“In non-life insurance, price is often the main measure of value since products are more comparable and frequency of purchase drives greater customer familiarity. But in some territories, brand and reputation are more important criteria. In highly competitive markets characterized by price transparency, there is a tendency for prices to converge. This leads to non-price factors such as brand becoming more important selection criteria as customers search for a way to differentiate between providers.”
What does EY recommend for non-life insurance?
EY advises insurers to focus on convenience and value by:
Providing a seamless customer experience by integrating online and offline channels. Thus allowing the insurance buyer / customer to use whichever channel works for her at a particular point in time and be able to swap channels and continue where she left off, seamlessly, in the previous channel. Notice this means integration such that any and all customer related data is shared across channels – a single view of the customer that is in operation in real-time.
Making it easy (simple, convenient) for insurance buyers to buy and for customers to renew – across whichever channel/s they choose to use. For my part I do not believe that EY go far enough. It is also important for insurers to demonstrate value of choosing / sticking with the insurance providers.
Making the customer feel valued after he has purchased and before the renewal comes up. This has to do with useful communications from the insurer to the customer during the ownership phase AND a service culture that ensures that the customer’s experience of interacting with the insurers matches his/her expectations. Incidentally, the research shows that a poor claims experience drives churn but a positive one does not drive loyalty – customers expect to be treated well during the ownership phase.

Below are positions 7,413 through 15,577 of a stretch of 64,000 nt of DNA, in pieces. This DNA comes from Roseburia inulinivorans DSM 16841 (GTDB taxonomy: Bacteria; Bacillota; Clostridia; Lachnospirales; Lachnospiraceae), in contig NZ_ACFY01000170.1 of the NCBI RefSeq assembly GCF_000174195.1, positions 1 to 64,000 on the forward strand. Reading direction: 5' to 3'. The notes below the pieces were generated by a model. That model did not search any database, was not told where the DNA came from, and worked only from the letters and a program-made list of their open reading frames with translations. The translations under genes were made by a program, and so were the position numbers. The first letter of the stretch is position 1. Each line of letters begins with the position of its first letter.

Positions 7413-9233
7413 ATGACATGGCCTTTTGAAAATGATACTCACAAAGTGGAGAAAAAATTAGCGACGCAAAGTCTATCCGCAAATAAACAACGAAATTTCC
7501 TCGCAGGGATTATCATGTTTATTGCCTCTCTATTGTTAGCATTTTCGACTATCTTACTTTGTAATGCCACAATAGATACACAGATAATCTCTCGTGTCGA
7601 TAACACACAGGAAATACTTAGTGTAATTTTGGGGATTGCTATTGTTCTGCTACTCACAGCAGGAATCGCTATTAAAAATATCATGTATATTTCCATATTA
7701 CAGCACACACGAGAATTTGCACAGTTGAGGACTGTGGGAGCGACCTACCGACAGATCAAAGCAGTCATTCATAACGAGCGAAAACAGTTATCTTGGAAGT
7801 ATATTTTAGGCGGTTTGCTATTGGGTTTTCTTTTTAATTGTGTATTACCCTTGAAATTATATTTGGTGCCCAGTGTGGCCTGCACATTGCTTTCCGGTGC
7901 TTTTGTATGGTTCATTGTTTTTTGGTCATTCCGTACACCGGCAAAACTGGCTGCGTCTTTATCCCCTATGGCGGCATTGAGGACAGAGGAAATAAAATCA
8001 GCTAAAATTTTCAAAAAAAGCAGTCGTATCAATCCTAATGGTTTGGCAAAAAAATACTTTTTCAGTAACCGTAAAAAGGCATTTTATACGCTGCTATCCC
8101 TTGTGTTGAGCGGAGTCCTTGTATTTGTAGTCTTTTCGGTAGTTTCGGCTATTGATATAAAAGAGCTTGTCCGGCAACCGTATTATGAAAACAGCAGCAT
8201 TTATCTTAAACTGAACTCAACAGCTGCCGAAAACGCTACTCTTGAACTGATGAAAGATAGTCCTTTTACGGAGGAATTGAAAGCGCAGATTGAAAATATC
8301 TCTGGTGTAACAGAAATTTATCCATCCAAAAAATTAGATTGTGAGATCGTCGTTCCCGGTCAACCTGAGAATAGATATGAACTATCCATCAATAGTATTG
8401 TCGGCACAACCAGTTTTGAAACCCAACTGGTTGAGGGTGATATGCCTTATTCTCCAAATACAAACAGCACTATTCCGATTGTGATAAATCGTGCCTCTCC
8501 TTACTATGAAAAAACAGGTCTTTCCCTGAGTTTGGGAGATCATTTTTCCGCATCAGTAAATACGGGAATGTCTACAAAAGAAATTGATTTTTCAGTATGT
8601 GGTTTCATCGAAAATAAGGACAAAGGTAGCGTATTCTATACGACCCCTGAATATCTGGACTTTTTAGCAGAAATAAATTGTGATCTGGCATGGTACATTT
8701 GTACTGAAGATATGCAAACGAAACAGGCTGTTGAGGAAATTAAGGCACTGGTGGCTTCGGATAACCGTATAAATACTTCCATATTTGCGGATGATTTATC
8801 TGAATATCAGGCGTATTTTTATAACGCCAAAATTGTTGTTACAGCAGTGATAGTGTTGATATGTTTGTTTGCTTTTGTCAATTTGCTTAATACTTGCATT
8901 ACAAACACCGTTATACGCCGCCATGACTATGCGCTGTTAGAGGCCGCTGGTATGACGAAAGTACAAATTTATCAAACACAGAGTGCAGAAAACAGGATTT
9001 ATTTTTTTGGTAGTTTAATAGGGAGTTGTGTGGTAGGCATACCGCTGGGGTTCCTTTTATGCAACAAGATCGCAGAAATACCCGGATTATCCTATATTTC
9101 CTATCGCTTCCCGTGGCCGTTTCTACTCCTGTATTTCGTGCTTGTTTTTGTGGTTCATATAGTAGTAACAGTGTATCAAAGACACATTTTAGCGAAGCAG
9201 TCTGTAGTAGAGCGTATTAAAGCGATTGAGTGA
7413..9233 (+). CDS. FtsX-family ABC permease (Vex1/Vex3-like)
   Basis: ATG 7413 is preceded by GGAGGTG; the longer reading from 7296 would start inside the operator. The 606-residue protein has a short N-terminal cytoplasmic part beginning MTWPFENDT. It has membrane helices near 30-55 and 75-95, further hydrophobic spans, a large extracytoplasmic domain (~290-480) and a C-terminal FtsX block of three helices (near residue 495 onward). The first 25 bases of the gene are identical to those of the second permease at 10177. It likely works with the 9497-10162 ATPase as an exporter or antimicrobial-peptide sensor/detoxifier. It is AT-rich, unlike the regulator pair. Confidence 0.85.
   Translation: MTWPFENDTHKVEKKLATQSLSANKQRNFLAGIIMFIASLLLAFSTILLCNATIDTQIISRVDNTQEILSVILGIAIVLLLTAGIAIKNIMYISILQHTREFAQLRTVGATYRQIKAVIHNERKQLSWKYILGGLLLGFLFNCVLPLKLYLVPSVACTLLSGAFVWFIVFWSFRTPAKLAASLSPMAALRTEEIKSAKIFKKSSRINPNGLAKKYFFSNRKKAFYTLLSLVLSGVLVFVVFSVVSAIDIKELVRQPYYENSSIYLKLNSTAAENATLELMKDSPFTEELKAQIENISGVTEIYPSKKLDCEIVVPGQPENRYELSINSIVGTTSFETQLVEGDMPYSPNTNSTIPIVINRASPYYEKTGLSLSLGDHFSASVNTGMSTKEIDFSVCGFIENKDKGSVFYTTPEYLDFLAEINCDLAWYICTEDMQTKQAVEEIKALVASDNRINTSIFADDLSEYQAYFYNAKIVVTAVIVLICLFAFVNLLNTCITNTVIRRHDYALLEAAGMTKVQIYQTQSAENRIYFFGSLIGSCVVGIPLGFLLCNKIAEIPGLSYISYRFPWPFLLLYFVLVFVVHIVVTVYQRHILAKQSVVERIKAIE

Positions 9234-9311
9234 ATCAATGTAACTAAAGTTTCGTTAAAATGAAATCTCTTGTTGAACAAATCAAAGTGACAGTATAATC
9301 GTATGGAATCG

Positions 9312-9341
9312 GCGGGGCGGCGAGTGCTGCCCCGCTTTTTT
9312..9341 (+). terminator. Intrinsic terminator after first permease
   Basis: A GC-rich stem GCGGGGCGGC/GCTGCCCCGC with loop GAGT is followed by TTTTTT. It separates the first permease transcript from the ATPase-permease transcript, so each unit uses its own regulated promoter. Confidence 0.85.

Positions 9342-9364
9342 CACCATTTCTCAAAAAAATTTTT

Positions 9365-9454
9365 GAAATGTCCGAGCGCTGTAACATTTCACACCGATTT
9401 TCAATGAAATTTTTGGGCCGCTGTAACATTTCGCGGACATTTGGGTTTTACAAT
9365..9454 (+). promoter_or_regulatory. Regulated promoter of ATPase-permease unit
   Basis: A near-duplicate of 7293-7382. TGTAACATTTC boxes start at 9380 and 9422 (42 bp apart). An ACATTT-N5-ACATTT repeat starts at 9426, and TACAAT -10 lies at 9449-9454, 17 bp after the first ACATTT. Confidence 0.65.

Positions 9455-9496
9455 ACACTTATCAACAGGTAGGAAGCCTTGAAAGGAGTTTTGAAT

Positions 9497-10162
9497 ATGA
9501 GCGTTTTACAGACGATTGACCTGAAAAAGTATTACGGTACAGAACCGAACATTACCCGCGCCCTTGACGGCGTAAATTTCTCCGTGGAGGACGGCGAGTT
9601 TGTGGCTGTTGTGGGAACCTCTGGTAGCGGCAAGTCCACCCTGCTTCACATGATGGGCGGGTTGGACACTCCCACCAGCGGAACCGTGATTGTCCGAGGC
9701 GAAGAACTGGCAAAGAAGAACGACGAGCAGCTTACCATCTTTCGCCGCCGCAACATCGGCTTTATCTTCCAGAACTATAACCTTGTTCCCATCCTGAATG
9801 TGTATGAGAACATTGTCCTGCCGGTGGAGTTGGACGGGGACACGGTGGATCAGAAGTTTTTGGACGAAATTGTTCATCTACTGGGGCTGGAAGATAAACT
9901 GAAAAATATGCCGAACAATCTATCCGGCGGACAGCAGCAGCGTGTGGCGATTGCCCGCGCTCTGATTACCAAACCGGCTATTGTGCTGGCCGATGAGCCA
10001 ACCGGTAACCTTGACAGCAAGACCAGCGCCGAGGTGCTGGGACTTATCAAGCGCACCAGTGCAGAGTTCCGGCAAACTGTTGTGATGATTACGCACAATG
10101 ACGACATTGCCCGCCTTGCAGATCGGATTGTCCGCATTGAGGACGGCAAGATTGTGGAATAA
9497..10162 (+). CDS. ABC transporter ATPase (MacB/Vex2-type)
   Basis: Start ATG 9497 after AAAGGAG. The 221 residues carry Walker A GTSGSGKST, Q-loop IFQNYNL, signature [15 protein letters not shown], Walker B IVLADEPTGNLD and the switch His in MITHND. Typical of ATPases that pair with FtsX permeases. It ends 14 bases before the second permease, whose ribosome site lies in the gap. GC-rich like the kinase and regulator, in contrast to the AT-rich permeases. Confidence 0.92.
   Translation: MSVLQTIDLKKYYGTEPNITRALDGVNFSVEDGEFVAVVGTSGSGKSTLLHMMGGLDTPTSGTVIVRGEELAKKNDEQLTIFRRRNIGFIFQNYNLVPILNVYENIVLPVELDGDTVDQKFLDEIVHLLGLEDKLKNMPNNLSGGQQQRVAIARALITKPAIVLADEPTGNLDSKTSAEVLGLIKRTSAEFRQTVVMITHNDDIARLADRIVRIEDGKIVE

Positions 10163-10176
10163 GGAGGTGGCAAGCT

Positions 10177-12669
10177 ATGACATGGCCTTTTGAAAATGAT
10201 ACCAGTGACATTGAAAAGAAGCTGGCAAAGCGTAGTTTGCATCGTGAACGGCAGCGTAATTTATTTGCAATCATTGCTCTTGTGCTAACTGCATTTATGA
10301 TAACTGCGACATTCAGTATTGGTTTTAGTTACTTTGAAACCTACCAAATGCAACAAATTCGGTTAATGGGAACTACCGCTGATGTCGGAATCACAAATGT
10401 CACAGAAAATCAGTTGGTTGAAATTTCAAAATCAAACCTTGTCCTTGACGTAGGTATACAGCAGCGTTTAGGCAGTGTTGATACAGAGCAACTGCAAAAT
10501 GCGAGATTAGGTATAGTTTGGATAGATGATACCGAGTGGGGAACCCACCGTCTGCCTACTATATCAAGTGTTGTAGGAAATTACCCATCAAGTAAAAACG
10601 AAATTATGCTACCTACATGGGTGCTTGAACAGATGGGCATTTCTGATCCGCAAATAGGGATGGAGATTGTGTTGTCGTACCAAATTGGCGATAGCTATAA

Segmenting the customer base and understanding the needs, behaviours and profitability of each segment. This will allow you, the insurer, to manage the risk and improve retention in a profitable manner.
Developing and manage insurance brand(s) so that the value proposition and key messages are clear and communicated effectively in/across the digital world.
What does EY recommend for life and pensions insurance?
EY advises a focus on improving customer trust and confidence by:
Putting the customer at the centre of the business model: offering the right product, at the right time, to the right customer and following through with service that matches the customers expectations and responds to his/her needs – needs change. Clearly this means building and exploiting a customer insight capability.
Working with intermediary channels AND building a direct relationship with buyers / customers so as to generate insight, anticipate and meet their needs. The key challenge with the intermediary is to drive the right behaviour – behaviour that creates value for customers and enables longer term relationships.
Putting together a suite of simple (to understand) and transparent products that meet the needs of customers. The idea is to enable the customers to buy easily – with confidence.
Making it easy for buyers / customers to access relevant (and easy to understand) information and products online – supported by offline personal interactions where necessary.
Building trust by crafting and delivering a great customer experience across touchpoints, across the customer journey.
Rewarding customer loyalty with incentives that recognise the worth (LTV) of the customer’s purchasing behaviour and loyalty.
Improving customer retention by doing a better job of getting at and dealing with the underlying drivers of churn.
I will be doing a follow up post which dives specifically into the findings for Europe. I have a vested interest in this as I believe that would be of service to a group of people that are near and dear to me.
I wonder if all categories of non-life insurance show the same customer needs and behaviour. Might there be a category or two that is a mix of life and non-life needs?